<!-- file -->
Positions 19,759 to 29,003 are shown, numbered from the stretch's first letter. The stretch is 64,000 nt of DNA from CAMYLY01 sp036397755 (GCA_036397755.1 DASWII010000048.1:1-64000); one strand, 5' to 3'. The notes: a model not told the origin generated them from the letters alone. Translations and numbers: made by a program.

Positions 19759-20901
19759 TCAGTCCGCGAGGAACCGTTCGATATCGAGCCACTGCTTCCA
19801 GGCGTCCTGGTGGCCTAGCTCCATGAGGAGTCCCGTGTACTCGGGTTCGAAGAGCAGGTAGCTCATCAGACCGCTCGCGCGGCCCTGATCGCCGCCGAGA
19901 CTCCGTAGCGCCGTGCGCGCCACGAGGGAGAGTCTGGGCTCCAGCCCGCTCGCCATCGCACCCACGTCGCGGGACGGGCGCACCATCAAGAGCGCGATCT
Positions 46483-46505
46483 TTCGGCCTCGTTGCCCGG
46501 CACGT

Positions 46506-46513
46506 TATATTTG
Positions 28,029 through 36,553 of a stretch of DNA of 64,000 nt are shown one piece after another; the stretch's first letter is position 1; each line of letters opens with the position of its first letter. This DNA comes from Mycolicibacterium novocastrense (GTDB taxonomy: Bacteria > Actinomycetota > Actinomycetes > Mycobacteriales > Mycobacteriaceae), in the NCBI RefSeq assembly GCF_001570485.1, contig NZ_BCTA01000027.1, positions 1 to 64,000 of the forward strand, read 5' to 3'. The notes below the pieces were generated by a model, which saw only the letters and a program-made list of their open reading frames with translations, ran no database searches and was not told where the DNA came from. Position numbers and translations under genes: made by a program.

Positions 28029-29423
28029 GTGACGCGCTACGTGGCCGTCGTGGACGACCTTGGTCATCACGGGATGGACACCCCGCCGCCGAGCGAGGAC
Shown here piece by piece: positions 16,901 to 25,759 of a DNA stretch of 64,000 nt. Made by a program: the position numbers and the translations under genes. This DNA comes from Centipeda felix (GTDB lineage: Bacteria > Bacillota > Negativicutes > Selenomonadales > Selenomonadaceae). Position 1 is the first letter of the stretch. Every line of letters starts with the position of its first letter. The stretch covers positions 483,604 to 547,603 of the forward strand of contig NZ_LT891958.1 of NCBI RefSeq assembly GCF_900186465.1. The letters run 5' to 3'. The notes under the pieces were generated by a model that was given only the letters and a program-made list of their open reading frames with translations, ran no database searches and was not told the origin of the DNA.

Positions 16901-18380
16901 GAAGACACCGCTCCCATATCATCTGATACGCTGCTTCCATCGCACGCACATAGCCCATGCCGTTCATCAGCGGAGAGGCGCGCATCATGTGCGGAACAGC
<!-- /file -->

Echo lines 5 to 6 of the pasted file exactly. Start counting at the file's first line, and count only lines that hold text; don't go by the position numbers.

19901 CTCCGTAGCGCCGTGCGCGCCACGAGGGAGAGTCTGGGCTCCAGCCCGCTCGCCATCGCACCCACGTCGCGGGACGGGCGCACCATCAAGAGCGCGATCT
Positions 46483-46505